A nation-wide survey of Japanese pediatric MOG antibody-associated diseases

Kohji Azumagawa, Ichiro Nakashima, Kimihiko Kaneko, Hiroyuki Torisu, Yasunari Sakai, Ryutaro Kira, Hiroshi Sakuma, Keiko Tanaka, Yasushi Shigeri, Yoshie Tanaka, Hideto Nakajima, Shuichi Shimakawa, Hiroshi Tamai

Research output: Contribution to journalArticlepeer-review

Abstract

Objective: To elucidate the clinical characteristics of Japanese pediatric patients with acquired demyelinating diseases (ADS), positive for myelin oligodendrocyte glycoprotein antibody (MOG-IgG), we conducted a nation-wide survey. Methods: Information about pediatric patients under 18 years old with ADS was solicited with surveys sent to 323 facilities. In an initial survey, we asked whether the center had any patients with ADS, and the MOG-IgG serostatus of the patients. In a follow-up survey, we requested more precise information on patients with ADS. Results: Initial survey: 263 replies providing information on 175 patients were received. MOG-IgG were examined in 78 patients and 54 of those (69%) were positive for MOG-IgG. Follow-up survey: The characteristic involvement was optic neuritis, with visual disturbance and optic pain as characteristic symptoms. The relapse rate was 44% in patients positive for MOG-IgG, which was higher than that in seronegative patients (38%). For acute phase treatments, corticosteroid (CS), plasma exchange, and intravenous immunoglobulin (IVIG) were useful. To prevent relapse, CS, intermittent IVIG, immunosuppressants, and monoclonal antibodies were useful, but the efficacies of disease modifying drugs were uncertain. Sequelae such as visual disturbance, cognitive impairment, motor dysfunction, and epilepsy were observed in 11% of patients with MOG-IgG. Conclusions: MOG antibody-associated diseases were found to be common among pediatric ADS patients. Since a variety of sequelae were observed in these patients, it is important to identify the appropriate treatment to ensure the best outcome. The presence of the MOG autoantibody should be taken into consideration as part of the diagnostic criteria for pediatric ADS.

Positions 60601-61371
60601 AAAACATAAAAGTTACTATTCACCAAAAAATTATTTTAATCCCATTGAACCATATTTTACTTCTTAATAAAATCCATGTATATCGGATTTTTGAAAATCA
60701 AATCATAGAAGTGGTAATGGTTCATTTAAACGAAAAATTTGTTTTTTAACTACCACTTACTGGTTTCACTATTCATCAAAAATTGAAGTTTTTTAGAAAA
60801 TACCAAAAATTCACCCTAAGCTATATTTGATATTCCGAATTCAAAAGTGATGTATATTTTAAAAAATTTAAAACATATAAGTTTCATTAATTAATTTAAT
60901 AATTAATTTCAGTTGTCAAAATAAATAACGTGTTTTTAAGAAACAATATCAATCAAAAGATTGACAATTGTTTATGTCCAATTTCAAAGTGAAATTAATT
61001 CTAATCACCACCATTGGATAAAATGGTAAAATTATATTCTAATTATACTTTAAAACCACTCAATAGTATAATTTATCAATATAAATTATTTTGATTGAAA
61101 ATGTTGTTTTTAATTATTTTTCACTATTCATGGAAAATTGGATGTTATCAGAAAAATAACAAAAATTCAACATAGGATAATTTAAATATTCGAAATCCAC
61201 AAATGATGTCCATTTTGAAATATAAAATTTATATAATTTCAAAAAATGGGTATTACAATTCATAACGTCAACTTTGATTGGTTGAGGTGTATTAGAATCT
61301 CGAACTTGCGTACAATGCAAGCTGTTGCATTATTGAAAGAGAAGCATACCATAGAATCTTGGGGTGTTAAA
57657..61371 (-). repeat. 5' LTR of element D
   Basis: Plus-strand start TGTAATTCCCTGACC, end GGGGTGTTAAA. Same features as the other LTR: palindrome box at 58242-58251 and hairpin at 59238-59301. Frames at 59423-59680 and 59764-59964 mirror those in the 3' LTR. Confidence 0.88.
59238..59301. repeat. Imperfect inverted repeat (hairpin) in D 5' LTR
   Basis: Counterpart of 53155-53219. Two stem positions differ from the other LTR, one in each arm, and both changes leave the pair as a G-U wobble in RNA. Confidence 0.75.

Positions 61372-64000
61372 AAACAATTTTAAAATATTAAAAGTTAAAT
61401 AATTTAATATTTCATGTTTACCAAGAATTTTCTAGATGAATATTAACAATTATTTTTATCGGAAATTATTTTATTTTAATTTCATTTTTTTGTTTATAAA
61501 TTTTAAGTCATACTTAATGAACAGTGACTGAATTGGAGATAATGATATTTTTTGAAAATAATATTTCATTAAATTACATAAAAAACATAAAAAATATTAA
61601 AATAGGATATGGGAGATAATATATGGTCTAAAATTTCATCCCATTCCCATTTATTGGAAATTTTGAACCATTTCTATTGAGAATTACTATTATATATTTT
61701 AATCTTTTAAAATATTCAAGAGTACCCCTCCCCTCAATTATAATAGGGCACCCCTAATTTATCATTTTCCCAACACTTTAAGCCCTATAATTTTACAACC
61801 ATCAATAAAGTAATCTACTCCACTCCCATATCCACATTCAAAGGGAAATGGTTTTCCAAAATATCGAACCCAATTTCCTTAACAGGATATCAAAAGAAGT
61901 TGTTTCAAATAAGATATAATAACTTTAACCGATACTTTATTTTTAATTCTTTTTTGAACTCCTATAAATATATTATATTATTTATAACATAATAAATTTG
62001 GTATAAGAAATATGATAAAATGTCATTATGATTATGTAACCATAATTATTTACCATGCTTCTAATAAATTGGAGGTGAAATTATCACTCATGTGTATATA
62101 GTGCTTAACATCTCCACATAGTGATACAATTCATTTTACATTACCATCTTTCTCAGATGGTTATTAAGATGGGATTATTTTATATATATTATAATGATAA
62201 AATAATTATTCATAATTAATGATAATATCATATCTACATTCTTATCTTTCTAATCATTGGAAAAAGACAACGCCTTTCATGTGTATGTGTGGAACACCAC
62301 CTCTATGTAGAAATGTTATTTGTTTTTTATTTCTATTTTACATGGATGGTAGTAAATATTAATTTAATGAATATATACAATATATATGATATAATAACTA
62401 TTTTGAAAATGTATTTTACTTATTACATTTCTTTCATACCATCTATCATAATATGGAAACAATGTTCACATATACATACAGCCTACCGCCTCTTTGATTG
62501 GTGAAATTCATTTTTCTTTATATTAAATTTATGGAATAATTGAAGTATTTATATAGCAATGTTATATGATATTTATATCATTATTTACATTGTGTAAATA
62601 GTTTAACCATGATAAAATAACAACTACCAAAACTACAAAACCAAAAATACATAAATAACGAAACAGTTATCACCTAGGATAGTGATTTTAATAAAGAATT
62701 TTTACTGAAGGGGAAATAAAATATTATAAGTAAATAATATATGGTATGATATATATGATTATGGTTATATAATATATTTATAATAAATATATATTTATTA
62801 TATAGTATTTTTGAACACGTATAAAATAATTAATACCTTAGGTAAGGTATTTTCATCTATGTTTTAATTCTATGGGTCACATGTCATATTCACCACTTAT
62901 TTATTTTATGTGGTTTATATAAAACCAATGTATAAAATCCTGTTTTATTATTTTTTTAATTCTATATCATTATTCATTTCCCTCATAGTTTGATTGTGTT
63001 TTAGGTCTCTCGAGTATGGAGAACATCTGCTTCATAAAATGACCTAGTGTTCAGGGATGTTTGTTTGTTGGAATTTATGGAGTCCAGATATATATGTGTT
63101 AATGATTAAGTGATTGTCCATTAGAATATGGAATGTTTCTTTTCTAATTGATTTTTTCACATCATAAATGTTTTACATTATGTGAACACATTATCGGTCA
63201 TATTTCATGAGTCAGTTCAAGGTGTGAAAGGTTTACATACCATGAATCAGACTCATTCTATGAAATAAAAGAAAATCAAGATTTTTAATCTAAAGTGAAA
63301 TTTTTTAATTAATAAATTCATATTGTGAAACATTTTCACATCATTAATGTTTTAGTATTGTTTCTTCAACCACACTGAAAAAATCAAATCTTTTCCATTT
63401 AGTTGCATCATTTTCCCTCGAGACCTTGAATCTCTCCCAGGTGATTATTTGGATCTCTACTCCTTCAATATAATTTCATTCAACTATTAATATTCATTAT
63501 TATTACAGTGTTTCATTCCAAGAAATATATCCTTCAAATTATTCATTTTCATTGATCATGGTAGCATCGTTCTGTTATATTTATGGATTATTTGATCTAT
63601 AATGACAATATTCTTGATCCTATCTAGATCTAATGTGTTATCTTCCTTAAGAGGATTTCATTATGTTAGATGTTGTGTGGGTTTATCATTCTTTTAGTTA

Original languageEnglish
JournalBrain and Development
DOIs
Publication statusAccepted/In press - 2021

All Science Journal Classification (ASJC) codes

  • Pediatrics, Perinatology, and Child Health
  • Developmental Neuroscience
  • Clinical Neurology

Fingerprint Dive into the research topics of 'A nation-wide survey of Japanese pediatric MOG antibody-associated diseases'. Together they form a unique fingerprint.

Cite this